Two Barbudans who raised environmental concerns about the construction of a new airport on the sister island, have teamed up with a global non-profit organization to further propel their fight and halt a new airport construction project.
John Mussington and Jacklyn Frank are receiving support from the Global Legal Action Network (GLAN) and are seeking the public’s assistance through pledges as they move to appeal the latest court decision in the matter.
“Our fight is not over. We have several appeals to go through and that takes money and so in order for us to set this precedent and to make a difference in terms of how we approach, bearing in the mind the decade of environmental damage the UN has declared, we need civil society to come on board. One of the ways that you can do so is logging on to Global Legal Action Network account funding page and support us in our action we are taking in terms of making a difference,” Mussington, an environmentalist and educator, told OBSERVER.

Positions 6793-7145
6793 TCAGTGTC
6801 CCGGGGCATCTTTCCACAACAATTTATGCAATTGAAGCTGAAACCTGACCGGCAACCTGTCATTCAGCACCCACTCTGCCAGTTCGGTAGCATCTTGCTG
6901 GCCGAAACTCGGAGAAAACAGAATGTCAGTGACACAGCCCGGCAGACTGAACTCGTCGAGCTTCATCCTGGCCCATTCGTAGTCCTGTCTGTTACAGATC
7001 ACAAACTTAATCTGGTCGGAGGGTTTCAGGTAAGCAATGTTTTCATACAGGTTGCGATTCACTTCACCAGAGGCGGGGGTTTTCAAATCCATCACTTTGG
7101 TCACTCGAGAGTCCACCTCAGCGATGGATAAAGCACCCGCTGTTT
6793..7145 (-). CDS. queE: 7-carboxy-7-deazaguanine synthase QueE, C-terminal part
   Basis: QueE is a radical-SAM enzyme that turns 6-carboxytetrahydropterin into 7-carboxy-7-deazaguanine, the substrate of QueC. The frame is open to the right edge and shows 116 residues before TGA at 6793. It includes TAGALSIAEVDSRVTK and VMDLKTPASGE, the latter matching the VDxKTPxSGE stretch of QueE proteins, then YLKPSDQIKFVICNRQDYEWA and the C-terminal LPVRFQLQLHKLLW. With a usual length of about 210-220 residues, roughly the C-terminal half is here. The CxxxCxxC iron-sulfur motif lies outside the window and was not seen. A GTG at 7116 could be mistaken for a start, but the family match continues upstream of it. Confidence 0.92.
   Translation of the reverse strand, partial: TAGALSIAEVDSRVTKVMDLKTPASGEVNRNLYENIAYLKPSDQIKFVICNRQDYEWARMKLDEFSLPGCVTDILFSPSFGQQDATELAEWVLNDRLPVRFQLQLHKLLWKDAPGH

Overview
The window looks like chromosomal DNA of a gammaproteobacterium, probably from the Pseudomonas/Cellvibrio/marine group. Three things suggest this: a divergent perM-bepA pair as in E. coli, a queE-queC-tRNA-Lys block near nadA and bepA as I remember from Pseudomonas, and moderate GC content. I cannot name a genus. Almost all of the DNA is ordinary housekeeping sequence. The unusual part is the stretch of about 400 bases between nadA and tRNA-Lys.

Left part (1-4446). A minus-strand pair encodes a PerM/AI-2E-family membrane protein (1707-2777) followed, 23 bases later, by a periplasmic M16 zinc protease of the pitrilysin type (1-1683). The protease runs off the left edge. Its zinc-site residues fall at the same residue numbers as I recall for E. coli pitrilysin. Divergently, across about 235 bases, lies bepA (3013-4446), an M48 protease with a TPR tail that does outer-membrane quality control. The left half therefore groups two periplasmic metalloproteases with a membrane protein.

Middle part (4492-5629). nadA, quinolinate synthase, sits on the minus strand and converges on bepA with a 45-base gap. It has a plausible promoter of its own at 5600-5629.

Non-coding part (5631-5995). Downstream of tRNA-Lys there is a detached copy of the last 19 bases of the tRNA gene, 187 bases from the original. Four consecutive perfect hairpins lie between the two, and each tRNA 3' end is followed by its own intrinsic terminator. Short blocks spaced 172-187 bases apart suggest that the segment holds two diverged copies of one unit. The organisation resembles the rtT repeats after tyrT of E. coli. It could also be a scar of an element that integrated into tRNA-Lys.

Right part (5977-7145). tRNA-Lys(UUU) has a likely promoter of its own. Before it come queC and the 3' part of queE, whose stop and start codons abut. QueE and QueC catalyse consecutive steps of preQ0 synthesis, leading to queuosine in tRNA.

GLAN is a unique non-profit organisation that pursues innovative legal actions across borders, challenging states and actors involved with human rights.
A message on the website said Barbudans are in need of help to fight a crucial legal battle to protect their environment and resist
the construction of a vast airport and resort on communally-held land which has now been taken away from them.
Acting on behalf of the people of Barbuda, Mussington and Frank filed an injunction in the High Court in 2018 to halt the construction of the airport, pending a judicial review, claiming that the work being carried out was causing major damage to the island’s wildlife and ecosystem.
On March 7th 2019 the High Court granted an application, submitted by lawyers representing the Antigua and Barbuda Airport Authority (ABAA), for it to be removed as a party to the suit which was brought against the government by the Barbudans.
The two Barbudans said they intend to file an appeal for the ABAA to be rejoined as a respondent in a case. Mussington said the Airport Authority’s involvement in the case is important for many reasons.
According to Mussington, the case is still tied up in procedural issues which must be cleared up before the real case can begin.